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Table 3 shows a consistently significant association between ADS and children’s respiratory clinic visits, especially in three ADS-related periods. The percentage of estimated rates of daily clinic visits for respiratory diseases increased by 2.54% (95% CI: 2.43, 2.66) during post-ADS weekdays compared with pre-ADS weekdays in preschool children, and by 5.03% (95% CI: 4.87, 5.20) in schoolchildren. In contrast, the percentage of estimated rates of clinic visits was significantly lower during ADS event days than for pre-ADS weekdays by –1.62% (95% CI: –1.71, –1.52) for preschool children and –5.66% (95% CI: –5.80, –5.53) for schoolchildren. Compared with pre-ADS weekdays, there were fewer visits during other days in preschool children (–0.25%; 95% CI: –0.32, –0.18) and more visits in schoolchildren (1.78%; 95% CI: 1.68, 1.87). For all children combined, estimated daily clinic visits increased on post-ADS weekdays and other days and decreased on ADS event days compared with pre-ADS weekdays. In general, regardless of the age stratification, daily rates of children’s clinic visits were highest on post-ADS weekdays and lowest during ADS event days.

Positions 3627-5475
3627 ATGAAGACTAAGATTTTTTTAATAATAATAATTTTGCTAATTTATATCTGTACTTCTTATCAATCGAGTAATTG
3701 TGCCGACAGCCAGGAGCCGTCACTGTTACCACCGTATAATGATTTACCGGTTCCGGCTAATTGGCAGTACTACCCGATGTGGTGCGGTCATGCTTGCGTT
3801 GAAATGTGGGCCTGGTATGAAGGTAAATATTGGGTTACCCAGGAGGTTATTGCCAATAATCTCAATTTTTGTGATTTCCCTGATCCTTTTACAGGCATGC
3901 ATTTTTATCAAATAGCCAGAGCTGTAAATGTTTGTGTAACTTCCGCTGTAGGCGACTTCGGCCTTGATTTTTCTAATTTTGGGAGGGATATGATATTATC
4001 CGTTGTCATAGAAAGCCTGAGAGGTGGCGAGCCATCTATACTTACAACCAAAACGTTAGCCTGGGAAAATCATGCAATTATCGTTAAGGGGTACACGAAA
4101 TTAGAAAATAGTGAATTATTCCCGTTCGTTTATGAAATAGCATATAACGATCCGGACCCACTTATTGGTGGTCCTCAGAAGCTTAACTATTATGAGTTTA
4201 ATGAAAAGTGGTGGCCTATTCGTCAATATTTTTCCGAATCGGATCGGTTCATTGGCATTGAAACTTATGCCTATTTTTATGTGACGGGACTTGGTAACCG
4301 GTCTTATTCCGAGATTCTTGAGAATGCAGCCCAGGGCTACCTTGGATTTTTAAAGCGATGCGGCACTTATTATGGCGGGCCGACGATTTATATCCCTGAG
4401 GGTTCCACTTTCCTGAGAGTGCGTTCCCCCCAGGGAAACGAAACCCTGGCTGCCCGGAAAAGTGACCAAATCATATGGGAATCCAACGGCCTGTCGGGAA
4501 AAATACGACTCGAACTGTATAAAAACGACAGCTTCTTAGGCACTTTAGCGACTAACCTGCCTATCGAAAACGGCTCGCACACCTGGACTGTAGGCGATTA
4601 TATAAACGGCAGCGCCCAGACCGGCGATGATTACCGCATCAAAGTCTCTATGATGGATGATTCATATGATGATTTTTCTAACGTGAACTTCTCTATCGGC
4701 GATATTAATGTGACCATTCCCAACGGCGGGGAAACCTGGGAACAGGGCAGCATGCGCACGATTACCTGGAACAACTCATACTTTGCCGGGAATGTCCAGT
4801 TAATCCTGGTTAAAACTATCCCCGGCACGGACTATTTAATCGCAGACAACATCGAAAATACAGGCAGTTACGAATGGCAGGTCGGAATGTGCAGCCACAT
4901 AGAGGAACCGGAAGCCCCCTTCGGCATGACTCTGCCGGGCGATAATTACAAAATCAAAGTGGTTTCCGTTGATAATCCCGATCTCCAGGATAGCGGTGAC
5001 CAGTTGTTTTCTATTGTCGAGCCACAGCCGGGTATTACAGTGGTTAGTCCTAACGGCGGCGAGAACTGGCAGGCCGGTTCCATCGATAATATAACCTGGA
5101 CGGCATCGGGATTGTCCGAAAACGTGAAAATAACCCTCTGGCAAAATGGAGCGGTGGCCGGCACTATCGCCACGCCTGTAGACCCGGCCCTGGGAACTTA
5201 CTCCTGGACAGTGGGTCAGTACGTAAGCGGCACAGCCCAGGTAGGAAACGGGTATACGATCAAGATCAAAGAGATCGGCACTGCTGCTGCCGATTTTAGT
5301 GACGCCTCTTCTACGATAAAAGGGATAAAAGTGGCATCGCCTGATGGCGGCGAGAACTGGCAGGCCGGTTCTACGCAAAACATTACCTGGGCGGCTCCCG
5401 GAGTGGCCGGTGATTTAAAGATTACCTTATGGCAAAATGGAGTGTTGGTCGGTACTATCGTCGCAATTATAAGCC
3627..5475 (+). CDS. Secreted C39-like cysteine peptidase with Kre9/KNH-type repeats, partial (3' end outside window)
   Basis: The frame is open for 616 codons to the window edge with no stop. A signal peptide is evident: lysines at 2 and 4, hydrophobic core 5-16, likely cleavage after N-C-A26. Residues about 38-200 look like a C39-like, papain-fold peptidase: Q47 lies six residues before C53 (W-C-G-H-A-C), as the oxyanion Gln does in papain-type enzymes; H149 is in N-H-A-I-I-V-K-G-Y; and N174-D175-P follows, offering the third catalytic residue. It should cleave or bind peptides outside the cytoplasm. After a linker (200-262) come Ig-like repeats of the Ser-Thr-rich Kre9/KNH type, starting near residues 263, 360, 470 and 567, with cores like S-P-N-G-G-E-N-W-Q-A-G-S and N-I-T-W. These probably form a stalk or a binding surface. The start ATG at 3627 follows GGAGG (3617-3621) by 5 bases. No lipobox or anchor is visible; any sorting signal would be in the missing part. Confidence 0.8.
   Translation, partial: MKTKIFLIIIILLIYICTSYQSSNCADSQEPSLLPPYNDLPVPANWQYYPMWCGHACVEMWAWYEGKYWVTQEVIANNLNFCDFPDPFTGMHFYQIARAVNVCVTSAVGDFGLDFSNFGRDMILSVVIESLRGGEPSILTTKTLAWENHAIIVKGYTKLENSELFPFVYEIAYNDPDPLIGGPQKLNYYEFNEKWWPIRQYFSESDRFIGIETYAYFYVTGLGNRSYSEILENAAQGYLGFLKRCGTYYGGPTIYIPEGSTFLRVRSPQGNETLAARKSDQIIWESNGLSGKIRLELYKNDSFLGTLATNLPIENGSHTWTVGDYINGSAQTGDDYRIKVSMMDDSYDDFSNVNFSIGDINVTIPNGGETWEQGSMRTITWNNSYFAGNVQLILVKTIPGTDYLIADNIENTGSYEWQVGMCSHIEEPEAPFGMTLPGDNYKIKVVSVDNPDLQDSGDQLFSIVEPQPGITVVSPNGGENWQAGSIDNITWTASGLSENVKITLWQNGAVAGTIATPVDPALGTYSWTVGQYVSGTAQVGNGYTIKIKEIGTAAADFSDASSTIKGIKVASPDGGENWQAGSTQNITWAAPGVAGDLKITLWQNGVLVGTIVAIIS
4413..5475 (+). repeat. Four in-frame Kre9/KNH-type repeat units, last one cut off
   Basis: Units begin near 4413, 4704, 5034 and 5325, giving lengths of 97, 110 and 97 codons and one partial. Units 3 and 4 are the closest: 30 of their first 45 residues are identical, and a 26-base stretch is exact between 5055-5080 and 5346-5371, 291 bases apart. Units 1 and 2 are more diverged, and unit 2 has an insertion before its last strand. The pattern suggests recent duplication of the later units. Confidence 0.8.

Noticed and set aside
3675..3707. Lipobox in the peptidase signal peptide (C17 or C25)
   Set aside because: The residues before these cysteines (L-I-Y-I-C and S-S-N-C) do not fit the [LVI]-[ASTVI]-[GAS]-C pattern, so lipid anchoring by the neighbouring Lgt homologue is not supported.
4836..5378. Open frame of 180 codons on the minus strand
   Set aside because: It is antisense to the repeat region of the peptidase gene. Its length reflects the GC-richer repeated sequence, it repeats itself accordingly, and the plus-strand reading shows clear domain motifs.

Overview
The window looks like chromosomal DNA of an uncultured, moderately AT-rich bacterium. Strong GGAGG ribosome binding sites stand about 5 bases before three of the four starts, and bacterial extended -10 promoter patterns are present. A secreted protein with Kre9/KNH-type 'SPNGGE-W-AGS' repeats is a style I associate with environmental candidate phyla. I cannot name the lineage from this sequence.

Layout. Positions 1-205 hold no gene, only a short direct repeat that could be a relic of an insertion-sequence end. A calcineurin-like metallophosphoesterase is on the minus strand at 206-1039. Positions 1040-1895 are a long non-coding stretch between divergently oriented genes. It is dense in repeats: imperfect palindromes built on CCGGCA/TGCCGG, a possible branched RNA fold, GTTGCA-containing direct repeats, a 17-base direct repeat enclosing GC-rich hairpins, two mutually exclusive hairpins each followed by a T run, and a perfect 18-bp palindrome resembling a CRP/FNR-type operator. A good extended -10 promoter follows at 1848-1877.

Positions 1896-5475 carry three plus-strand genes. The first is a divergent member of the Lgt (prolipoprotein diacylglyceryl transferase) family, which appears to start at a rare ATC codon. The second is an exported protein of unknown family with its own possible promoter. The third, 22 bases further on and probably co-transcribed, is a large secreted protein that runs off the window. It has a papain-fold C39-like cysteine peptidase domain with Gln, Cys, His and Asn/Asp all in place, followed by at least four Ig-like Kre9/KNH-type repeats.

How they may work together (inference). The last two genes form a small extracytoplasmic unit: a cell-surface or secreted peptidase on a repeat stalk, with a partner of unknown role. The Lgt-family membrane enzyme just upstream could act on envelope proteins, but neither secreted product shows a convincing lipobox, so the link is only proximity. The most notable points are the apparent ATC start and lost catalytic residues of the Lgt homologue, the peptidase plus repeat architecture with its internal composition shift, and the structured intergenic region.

Table 3Table 3 – Percentage change in rates of daily clinic visits for respiratory conditions and spatial variance components in preschool children, schoolchildren, and all children combined in Taipei City, 1997–2007 [% (95% CI)].

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We estimated that each 10-µg/m3 increase in PM10 was associated with a 1.18% (95% CI: 1.17, 1.19) increase in daily clinic visits for all children combined, and with estimated increases of 1.54% (95% CI: 1.52, 1.56) and 0.99%, 95% CI: 0.98, 1.01) in schoolchildren and preschool children, respectively. The association between temperature and children’s clinic visits for respiratory conditions was nonlinear but positive for colder temperatures and inverse for higher temperatures (Figure 3).

Figure 3Figure 3 – Temperature smoother for preschool children, schoolchildren, and all children. f(TP), amount of changes in children’s clinic visits explained by temperature variation.